Slow Navigation Hampers Sony Reader

By Yardena Arar, PC World |  Personal Tech, eReader, Sony Reader

"A great read is a few seconds away," proclaims the Sony Reader Daily Edition screen as it tries to connect to the Sony store--or to do anything else involving the unit's wireless Internet access. Unfortunately, in my tests, I had to wait a lot longer than a few seconds.

That's too bad, because the Sony Reader Daily Edition ($400 as of February 3, 2010) has content that I would love to download if doing so were less of a hassle. The Daily Edition is Sony's first e-reader to provide wireless access to content (via AT&T's 3G wireless network), and Sony has sought to capitalize on that feature by offering not just a bookstore but wireless delivery of newspapers, either by subscription or as single copies. Several big names in daily print U.S. journalism--including the New York Times and the Wall Street Journal--are for sale in Sony's Reader Store, which you can access from the device.

But 3G wireless service was spotty at best in my home in downtown San Francisco. Whatever I tried to do, I received frequent messages advising me to check whether I'd turned on the wireless switch (you get both a hardware switch on the bottom edge of the device and a software setting for toggling the switch on). I managed to subscribe to the digital New York Times through the Sony store, but at first I couldn't download it: A message reported that the download had been interrupted and needed to be restarted from my account page. (In other locations, though the unit had fewer foibles, it was painfully slow to connect.)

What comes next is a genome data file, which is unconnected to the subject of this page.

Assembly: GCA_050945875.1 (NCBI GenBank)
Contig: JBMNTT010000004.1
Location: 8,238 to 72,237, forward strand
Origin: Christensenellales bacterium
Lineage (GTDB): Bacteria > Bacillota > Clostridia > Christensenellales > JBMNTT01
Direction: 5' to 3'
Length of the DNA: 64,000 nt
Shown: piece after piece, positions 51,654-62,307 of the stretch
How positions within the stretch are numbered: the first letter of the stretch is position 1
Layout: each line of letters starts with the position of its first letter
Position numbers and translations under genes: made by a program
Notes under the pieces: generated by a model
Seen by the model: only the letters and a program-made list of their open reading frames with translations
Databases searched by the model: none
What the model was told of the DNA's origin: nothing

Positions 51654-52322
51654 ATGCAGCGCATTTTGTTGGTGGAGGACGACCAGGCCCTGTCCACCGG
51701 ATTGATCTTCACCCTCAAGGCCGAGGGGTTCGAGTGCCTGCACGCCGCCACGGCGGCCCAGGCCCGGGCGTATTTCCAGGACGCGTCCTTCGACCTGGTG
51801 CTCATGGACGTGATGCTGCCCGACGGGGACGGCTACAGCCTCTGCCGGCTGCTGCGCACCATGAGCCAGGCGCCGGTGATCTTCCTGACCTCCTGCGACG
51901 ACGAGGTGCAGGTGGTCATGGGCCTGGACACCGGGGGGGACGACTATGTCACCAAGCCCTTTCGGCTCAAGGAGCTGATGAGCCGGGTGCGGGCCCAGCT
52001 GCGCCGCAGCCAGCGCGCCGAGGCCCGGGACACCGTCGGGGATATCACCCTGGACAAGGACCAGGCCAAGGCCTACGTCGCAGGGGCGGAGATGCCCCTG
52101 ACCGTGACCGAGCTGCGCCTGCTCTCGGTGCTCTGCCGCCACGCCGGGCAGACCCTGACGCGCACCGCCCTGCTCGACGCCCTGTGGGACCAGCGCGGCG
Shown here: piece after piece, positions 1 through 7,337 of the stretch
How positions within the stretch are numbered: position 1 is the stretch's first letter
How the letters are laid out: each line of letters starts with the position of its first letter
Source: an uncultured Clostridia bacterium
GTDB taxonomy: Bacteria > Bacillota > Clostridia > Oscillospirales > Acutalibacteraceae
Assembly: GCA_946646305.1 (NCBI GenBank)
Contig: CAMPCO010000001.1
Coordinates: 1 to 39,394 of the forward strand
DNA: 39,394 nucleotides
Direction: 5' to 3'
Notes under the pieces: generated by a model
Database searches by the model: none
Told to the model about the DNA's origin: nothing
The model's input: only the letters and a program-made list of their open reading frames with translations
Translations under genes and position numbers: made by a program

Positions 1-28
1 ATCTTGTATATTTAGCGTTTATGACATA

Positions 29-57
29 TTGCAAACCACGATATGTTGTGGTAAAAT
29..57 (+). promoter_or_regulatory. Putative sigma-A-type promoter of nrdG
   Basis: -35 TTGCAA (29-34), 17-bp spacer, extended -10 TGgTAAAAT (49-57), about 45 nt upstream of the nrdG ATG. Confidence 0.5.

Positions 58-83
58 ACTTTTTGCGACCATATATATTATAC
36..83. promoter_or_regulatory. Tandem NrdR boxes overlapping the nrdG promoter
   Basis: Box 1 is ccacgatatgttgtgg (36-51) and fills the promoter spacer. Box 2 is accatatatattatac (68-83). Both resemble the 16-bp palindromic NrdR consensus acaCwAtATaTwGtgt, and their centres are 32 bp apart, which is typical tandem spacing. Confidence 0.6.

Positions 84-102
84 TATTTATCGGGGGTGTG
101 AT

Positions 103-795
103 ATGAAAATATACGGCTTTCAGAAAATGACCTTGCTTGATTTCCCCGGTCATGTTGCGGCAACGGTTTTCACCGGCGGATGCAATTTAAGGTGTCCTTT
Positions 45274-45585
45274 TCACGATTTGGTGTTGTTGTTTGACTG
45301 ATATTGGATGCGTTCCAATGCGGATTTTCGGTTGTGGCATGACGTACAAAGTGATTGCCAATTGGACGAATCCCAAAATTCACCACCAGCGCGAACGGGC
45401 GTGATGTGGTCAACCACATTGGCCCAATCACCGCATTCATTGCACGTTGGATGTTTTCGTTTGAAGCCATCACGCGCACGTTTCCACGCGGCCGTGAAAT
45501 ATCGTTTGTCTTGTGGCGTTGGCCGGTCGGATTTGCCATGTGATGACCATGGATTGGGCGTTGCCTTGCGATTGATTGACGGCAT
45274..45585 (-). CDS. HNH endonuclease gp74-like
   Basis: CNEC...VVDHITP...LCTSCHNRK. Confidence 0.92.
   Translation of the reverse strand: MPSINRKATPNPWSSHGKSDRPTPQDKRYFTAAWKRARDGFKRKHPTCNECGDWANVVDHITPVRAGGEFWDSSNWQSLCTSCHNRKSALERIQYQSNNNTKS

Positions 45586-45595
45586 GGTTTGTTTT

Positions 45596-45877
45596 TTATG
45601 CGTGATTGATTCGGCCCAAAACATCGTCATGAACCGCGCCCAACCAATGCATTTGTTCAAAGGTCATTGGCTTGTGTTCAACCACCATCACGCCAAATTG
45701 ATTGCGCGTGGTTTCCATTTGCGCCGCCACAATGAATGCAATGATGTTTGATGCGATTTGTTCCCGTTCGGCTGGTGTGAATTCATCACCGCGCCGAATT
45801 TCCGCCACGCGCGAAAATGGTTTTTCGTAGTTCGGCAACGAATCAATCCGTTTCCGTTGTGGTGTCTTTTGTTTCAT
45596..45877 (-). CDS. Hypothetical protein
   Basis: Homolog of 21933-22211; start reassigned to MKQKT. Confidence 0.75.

By the way, you can transfer commercial and free content to the Reader after using the included USB cable to attach the device to your PC. In fact, this is the only way to patronize bookstores other than Sony's (you can buy from any e-tailer that supports ePub with Adobe Content Server 4 encryption). Like other Sony Readers, the Daily Edition also supports AAC, BMP, GIF, JPEG, MP3, PDF, PNG, RTF, and TXT file formats, plus Sony's old BBeB e-book format, in case you have older e-books on hand.

Wireless services and a slightly larger (7-inch-diagonal) E-Ink screen that supports 16 shades of gray are the chief distinctions between the Daily Edition and the Touch Edition released last fall: The latter has a 6-inch-diagonal, eight-shade-grayscale display. But the extra real estate mainly extends the height of the Daily Edition, so it seems rather tall and narrow for an e-book reader. It's also a tad fatter (0.6 inch thick) and heavier (12.75 ounces, including the included black cover) than the Touch Edition (0.4 inch thick and 10.1 ounces). Sony offers a cool cover with a built-in reading light for the Daily Edition, as a $60 option.


Originally published on PC World |  Click here to read the original story.
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